“We had a healthy debate at the first meeting,” she said. “But the merchants aren’t concerned about it. I’m not hearing a lot of pushback.”

Comments

David Holroyd 2 years ago

Will the cameras catch the crooks at the Chamber of Commerce and 6 E 6 th....maybe even at KUEA .. ' cause what they are subjecting the public to with the rec center is criminal in my opinion

Ms Hamilton doesn't understand the graffiti is on the rear and roof area of bldgs , not at the intersection. One has to wonder if she even realizes how trash downtown is. Take a walk, Ms Kathy behind all buildings. That dumpster area behind Werner's office has enough grease flowing from it to compete with Not So Easy Lube.

Joe Hyde 2 years ago

Something to consider in this issue is the fact that we are already, daily if not routinely, being placed under camera surveillance in many shopping and commercial areas. We know we're under camera. And generally, aren't we grateful that those businesses have camera surveillance, because we recognize the value to law enforcement in having video that helps identify perpetrators and successfully prosecute same.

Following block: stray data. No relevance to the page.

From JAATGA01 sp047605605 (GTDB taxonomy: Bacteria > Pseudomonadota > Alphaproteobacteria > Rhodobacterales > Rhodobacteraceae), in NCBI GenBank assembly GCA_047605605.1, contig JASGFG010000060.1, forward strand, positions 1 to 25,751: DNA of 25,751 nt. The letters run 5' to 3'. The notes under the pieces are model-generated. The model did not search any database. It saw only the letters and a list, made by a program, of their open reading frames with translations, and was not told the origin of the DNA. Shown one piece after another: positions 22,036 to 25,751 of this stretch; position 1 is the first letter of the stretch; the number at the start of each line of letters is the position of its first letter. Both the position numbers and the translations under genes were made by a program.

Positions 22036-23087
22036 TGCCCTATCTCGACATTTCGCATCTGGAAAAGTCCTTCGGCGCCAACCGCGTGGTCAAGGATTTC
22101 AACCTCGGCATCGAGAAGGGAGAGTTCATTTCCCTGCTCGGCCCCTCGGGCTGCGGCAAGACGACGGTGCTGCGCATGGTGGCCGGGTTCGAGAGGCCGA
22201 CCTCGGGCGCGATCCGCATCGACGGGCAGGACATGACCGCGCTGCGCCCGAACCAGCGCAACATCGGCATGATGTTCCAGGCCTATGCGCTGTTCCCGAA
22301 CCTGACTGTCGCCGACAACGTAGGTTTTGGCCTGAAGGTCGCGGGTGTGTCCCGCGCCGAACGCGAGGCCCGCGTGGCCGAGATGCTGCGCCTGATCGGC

I'm all in favor of city-owned downtown surveillance cameras. My only concern is that the cameras might be deployed in fixed-mount fashion. I'd like 'em to be on mounts that allow for quick relocating to areas of special interest. A more flexible surveillance system, in other words.

Gedanken 2 years ago

No, we are not grateful that we are under camera surveillance. They have the cameras to protect the merchandise and for liability protection. If you think it is there for customer safety then you are sadly mistaken.